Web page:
In this section, we describe several issues you may face in reverse engineering and architectural reconstruction.
Tool Support Versus Manual Effort
Architecture reconstruction and reverse engineering can be completely manual or tool supported but are not yet a completely automated activity. For example, manual code reading is an essential part of architectural reconstruction. Performing these
In some circumstances, legacy source code may not be available. If the system is being reengineered through code transformation, the source code ”or at least a higher-level language representation ”must be recovered from the available executable or object code. Recovering source code can be accomplished through
Disassembly translates an executable program into its equivalent assembly representation. Decompilation
Companies providing these types of services focus
Decompilation is not a straightforward process, and there are difficulties in trying to do it. The main problems are separating data and code ”that is, obtaining a complete disassembly of the program ”reconstructing control structures, and recovering high-level data types. To achieve a greater percentage of the decompilation/disassembly automatically, you can use decompilers that apply knowledge about the specific compilers and libraries used in the original compilation.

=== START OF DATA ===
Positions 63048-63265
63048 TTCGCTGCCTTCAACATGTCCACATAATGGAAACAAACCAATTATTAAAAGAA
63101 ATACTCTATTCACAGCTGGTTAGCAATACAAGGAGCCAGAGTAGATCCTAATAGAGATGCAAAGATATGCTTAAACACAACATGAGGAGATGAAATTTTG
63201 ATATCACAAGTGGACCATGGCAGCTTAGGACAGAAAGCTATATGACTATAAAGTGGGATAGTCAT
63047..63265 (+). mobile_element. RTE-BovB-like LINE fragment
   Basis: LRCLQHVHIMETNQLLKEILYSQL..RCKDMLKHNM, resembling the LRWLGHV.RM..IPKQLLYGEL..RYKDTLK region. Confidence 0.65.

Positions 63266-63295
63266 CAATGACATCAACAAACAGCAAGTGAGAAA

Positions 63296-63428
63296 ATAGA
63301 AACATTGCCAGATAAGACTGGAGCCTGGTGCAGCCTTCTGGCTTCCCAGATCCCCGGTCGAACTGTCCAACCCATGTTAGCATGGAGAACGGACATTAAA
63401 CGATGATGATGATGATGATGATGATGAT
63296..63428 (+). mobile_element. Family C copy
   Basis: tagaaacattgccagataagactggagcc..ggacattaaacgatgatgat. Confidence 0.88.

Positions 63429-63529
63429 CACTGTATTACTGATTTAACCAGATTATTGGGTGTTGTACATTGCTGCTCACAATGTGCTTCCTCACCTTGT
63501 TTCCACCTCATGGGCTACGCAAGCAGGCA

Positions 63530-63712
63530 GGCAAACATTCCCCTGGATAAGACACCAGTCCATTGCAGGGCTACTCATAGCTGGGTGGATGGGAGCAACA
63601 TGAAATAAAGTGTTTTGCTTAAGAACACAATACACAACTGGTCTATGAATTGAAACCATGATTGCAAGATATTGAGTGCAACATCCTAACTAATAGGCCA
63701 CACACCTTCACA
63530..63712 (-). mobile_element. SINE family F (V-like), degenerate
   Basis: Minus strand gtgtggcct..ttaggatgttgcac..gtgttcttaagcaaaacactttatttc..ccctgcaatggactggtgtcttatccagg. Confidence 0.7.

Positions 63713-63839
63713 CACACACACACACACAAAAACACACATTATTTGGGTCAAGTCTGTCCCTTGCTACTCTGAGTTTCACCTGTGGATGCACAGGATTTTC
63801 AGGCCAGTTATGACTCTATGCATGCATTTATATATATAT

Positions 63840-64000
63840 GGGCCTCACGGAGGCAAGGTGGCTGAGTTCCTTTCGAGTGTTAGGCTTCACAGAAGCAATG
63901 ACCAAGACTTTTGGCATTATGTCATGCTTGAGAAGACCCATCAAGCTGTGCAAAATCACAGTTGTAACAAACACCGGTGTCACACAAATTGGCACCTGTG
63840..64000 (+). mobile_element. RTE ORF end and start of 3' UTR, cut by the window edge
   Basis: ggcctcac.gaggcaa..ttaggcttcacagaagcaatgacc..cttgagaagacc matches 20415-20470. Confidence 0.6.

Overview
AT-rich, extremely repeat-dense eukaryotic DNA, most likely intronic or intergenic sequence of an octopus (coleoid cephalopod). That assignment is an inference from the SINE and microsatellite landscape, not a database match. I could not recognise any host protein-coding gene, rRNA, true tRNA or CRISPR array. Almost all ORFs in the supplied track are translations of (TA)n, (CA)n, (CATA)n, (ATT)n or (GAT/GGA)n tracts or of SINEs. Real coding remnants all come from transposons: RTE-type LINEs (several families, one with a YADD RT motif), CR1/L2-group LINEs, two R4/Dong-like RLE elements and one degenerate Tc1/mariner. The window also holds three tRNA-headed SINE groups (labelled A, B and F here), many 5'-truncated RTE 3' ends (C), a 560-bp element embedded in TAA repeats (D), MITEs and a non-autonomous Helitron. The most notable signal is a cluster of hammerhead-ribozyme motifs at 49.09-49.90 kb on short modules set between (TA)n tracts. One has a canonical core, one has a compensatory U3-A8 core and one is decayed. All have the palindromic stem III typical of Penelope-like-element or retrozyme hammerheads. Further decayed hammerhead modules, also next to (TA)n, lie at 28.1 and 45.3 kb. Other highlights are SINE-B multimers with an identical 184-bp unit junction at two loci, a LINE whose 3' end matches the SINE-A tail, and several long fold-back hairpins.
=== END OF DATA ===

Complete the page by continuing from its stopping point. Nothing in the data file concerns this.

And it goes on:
Understanding the legacy system is one of the major challenges involved in modernizing legacy systems. The level of understanding required, the appropriate techniques to apply, and the appropriate models to create depend largely on how the legacy system will be transformed.
The RSS modernization effort, for example, involves a complete architectural transformation requiring both static and dynamic analysis of the legacy system at all levels of abstraction. This required discovering and documenting the relationships between source-level elements in RSS, including call and create- read-update-delete (CRUD) data. The RSS architecture also had to be reconstructed to the degree required to map between program elements in the legacy system and the target architecture.
The RSS modernization effort required transforming the existing but largely uncharacterized legacy system architecture to the target architecture we define in Chapter 12. Chapter 6 discusses architectural representation and its application in legacy system modernization.